What is a natural burial?
Natural burial is actually what we would say is the closest we can come to the way Christ was buried. This idea looks at how we would care for the body from baptism all the way through burial as a Christian. When a person dies, instead of calling a funeral director, their loved ones would call the church or other family members and ask them to come and help to wash and clean the body. And then dress the body, whether it be in clothing or wrapped in a shroud, and then place them in a coffin. A vigil then could take place at home. It would not need to be done at a funeral home. No embalming would take place. And then a loved one could journey with the body to the final resting place. Or all of this could take place in the church. There are lots of different options.
But natural burial is much more environmentally structured. It doesn’t cause damage to the Earth as much as modern burial methods. Modern burial adds wood that doesn’t break down as easily and decomposition takes much longer than natural burial. It also can include other materials, such as metal, that don’t belong in the ground.
How did we go from natural burials to embalming? And what does Christianity have to say about that?
People have allowed the funeral directors to order the funeral homes to take over a task that nobody wanted to do anymore. The embalming process started back in the Civil War time when people needed to get the bodies home. And so at that time, bodies were filled with embalming fluid before being taken home to their loved ones.
The Christian church would say that Christ had a natural burial. When Christ was born, he would have been wrapped in a shroud. Upon his death he was again wrapped in a linen cloth and set in a grave. First-century burials were slightly different, but it was very similar. The body was actually laid on a bench first, probably a rock bench, until the body had decomposed, and then they would gather the bones and put the bones in an ossuary, a container or room in which the bones of dead people are placed.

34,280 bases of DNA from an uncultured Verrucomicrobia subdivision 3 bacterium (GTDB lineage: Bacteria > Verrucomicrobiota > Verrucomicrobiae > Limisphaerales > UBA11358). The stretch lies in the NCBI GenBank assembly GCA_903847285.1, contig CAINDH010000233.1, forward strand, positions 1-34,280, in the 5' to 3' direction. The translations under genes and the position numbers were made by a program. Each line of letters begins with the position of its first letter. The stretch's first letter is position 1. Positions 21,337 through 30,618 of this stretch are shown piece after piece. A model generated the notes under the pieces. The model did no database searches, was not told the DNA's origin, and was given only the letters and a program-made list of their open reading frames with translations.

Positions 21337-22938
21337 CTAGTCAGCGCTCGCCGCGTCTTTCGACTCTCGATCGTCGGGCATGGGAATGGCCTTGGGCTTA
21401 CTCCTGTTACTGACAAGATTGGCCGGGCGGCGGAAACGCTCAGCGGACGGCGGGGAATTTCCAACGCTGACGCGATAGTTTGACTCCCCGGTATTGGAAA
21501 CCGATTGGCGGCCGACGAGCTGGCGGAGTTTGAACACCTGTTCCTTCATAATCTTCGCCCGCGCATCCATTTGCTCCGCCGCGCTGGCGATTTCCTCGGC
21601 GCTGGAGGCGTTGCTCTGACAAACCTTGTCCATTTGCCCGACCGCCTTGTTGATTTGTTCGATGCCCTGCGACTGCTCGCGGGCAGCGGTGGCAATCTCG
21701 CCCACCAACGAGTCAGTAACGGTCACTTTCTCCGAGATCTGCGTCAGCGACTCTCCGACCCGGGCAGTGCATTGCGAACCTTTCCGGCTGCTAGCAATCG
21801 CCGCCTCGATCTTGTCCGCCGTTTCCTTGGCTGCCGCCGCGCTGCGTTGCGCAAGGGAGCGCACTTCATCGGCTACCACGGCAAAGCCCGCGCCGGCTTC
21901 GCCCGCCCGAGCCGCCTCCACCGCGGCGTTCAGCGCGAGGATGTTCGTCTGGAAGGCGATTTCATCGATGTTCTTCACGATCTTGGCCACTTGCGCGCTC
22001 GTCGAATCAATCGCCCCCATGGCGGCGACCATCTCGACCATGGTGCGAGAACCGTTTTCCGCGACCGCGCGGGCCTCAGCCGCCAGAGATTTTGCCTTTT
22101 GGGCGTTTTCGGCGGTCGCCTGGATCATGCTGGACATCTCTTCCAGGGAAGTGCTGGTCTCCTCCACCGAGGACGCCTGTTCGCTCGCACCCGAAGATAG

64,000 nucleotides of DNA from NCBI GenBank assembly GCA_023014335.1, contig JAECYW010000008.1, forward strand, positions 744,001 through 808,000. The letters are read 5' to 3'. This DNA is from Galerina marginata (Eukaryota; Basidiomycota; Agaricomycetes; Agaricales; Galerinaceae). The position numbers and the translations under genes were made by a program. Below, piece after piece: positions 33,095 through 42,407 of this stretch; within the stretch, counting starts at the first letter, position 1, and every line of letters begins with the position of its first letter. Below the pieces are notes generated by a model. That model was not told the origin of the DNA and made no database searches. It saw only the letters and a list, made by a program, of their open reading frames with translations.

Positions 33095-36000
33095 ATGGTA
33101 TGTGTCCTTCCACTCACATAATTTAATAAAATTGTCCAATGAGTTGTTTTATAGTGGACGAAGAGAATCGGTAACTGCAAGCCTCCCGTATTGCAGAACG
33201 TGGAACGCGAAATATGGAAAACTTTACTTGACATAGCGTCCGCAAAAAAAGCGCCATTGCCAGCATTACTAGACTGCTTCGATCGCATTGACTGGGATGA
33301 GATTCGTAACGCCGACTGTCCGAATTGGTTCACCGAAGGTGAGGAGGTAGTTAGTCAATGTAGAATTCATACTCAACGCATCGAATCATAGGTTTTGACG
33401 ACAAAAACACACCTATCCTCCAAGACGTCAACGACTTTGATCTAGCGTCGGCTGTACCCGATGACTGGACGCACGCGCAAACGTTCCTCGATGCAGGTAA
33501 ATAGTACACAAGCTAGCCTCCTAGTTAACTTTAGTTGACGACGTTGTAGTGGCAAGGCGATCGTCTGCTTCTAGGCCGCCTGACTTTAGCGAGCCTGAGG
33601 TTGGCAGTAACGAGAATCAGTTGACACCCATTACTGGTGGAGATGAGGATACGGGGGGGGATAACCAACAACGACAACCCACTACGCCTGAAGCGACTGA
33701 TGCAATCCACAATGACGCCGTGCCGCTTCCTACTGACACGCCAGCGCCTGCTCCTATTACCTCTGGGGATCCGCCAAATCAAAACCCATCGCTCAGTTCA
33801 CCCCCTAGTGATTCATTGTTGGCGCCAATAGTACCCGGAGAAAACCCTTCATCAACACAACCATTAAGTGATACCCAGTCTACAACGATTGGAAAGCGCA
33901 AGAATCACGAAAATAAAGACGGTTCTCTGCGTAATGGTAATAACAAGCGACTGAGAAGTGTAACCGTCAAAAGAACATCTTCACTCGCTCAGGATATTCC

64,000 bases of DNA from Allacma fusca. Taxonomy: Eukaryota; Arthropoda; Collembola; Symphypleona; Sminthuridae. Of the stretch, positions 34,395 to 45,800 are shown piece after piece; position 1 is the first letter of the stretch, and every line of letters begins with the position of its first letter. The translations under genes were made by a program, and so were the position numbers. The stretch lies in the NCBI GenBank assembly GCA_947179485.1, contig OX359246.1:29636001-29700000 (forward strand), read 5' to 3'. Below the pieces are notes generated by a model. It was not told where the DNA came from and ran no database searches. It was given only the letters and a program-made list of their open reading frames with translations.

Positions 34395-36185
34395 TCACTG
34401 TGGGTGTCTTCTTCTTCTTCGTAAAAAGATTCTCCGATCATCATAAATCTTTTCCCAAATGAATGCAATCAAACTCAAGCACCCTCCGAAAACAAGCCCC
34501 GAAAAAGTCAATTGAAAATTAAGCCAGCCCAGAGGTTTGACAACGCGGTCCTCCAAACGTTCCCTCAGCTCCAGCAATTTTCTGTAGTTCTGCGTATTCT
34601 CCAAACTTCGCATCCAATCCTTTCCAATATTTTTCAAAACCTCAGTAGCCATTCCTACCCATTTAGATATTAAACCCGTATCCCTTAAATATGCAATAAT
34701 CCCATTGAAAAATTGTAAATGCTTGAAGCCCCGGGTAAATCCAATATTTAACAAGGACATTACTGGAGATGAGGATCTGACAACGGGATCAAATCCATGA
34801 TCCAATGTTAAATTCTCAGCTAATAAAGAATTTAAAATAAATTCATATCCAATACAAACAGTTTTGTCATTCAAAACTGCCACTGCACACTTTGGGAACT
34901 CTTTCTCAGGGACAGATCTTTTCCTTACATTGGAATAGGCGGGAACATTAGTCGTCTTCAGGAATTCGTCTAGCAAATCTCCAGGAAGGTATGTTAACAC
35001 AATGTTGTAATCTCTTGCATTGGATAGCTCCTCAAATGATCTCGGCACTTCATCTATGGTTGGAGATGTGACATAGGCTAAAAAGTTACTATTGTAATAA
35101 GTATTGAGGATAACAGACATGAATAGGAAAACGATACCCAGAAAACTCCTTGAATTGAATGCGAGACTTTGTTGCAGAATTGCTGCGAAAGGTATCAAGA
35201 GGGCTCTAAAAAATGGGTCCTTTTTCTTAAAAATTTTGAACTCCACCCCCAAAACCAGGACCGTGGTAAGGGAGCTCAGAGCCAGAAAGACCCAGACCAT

What kind of people are interested in green burials?
The term “green burial” is what is heard most often by the public. I believe we have to change it to natural burial, because it’s much more natural in the sense of what’s taking place. The term green burial came from the environmental movement. The people who would be interested in a natural burial are people who do not want to be embalmed, don’t want to die in a hospital and want to have the care and love of their loved ones at home.
But people who are really involved in it right now, especially with the green burial movement, are the people who really don’t want to do damage to the Earth. And so that’s where the movement actually started. And what my writing partner Kent Burreson and I are doing is trying to bring that into the Christian church. And hence we’ve changed the language from a green burial to natural burial so that there’s a more of an understanding that this is the way Christ died.
In what circumstances is embalming required?
Embalming is required in a few states if someone is going to take the body across state lines. Let’s say you were in an area where a natural cemetery is not available and you need to take it to the next state. There are embalming fluids that are more natural than traditional chemicals and don’t contaminate as badly, so there are some options becoming available.
Could you talk about home funerals and their value?
In the past, there was something called the parlor in our homes. And the parlor was actually used for engagements, for weddings, for burials, for births, for all kinds of things that would take place within the home. That’s what funeral parlors have taken on, and they’ve tried to make it look homey. So we’re suggesting bringing the parlor back into our homes, by caring for our ill ones at home, and then when they die, caring for them by washing their bodies, washing their hair, dressing their bodies.